Darjeeling Himalayan Railway

Darjeeling Himalayan Railway - An Unesco Heritage Site

It was 1879. The steep and winding Pankhabari Road connecting Pankhabari in the plains with Kurseong in the hills had long ago been constructed. To aid the movement of carts, they had also built the more gradient Hill Cart Road. Yet, to reach Darjeeling from Siliguri, one had to spend forty eight hours en route. Therefore, a need for a faster conveyance that could also carry people and cargo in large quantities began to be felt.

Proposal from Eastern Bengal Railway Company

By that time the Eastern Bengal Railway Company had been formed. By 1878, they had already completed the broad gauze railway connecting Kolkata with Siliguri. In 1879, Franklin Prestage, an agent of the company, approached the government with a proposal to connect Siliguri with Darjeeling through a narrow gauze railway system. The proposal was accepted once the assessment committee submitted a positive report. The construction of the railway line began in that very year.

Construction of the Railroad

Logo of DHR

Gillanders Arbuthnot & Company was conferred with the responsibility of building the railway track. However, the task was not at all easy. The distance to be covered was almost eighty-three kilo meters and the elevation varied from 100 meters at Siliguri to 2200 meters at Darjeeling. Yet, the line was extended up to Tindharia by March 1880 and up to Kurseong near Darjeeling by the end of August. By February 1881, the line reached Sonada. It took two more months to reach Ghum. Finally, the Kurseong-Darjeeling stretch was inaugurated on 4rth July, 1881.

Darjeeling Himalayan Railway – a technological marvel

In most places, the railroad follows the Hill Cart Road. However, in some places, it was felt that the alignment was much too steep for the locomotives to maneuver. The engineers solved this problem by constructing zigzags and loops. Zigzags or the reverses require the locomotives to go forward and then move back and by doing that it gathers enough steam to rush forward along a steeper tract.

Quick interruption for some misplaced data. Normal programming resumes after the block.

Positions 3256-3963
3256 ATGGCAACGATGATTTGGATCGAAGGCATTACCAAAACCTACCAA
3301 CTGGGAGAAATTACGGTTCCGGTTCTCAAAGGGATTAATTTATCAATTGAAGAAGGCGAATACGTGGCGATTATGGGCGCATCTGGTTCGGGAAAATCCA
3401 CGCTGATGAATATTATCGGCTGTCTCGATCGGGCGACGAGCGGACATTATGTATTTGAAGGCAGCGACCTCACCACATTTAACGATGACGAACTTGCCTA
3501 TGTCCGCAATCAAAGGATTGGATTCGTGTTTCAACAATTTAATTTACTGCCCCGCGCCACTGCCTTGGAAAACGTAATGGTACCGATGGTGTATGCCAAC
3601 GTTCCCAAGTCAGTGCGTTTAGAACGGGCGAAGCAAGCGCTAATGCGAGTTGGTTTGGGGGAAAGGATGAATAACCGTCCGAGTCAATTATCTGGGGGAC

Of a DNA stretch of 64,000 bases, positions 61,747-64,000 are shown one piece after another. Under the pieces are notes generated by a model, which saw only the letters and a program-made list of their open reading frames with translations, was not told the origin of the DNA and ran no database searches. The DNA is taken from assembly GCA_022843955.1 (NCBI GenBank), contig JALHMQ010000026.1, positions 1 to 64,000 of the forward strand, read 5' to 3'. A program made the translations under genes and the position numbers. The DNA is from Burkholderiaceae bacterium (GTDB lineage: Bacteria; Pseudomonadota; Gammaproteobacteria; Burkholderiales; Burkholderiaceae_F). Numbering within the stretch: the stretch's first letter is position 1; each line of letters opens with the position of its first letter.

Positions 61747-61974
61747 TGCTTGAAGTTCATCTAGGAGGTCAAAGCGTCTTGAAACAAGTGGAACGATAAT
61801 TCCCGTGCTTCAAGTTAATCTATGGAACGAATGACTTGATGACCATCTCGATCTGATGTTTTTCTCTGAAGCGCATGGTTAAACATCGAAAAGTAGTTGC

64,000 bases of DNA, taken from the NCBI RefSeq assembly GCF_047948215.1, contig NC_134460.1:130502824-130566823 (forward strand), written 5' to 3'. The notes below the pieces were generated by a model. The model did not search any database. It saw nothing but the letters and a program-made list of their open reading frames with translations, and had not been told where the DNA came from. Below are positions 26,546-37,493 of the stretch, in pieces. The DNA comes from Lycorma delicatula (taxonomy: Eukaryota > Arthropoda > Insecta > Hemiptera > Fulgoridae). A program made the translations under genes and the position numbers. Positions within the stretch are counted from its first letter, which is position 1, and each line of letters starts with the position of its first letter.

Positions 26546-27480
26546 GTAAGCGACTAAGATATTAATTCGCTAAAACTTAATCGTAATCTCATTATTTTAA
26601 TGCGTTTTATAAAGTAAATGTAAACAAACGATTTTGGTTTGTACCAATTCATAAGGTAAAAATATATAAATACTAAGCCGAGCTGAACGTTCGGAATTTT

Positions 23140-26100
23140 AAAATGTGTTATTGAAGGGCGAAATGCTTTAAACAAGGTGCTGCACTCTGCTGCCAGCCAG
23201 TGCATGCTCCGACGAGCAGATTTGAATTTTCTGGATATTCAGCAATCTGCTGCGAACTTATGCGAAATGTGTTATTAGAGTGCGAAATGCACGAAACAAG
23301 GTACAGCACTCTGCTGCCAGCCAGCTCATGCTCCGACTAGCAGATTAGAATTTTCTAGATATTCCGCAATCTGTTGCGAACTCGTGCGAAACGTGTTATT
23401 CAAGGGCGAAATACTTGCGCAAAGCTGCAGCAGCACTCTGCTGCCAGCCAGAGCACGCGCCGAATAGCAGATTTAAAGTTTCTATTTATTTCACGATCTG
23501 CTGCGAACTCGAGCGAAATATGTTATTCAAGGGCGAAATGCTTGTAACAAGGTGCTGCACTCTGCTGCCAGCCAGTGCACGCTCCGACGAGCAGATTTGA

It is said that while the engineer was at work trying to solve the problem, his wife kept on calling him for lunch. He explained that he could not take the lines forward and hence he was not in a mood for lunch. Exasperated, his wife said, if he could not go forward he should go backward. The engineer did just that. The maneuver helped the engines to gather enough steam to rush up the steep tract and reach higher elevation with ease. There are however, other versions of this story.

Loop at Agony Point

Loops on the other hand involves going round a steep rise. Batasia, Chunbhatti, Agony point are examples where going along a loop has helped the trains to gain height effortlessnessly. Among the three, the Batasia Loop between Ghum and Darjeeling is most famous. As the train goes round the loop, it actually descends by one thousand feet!

Popularity and decline of Darjeeling Himalayan Railway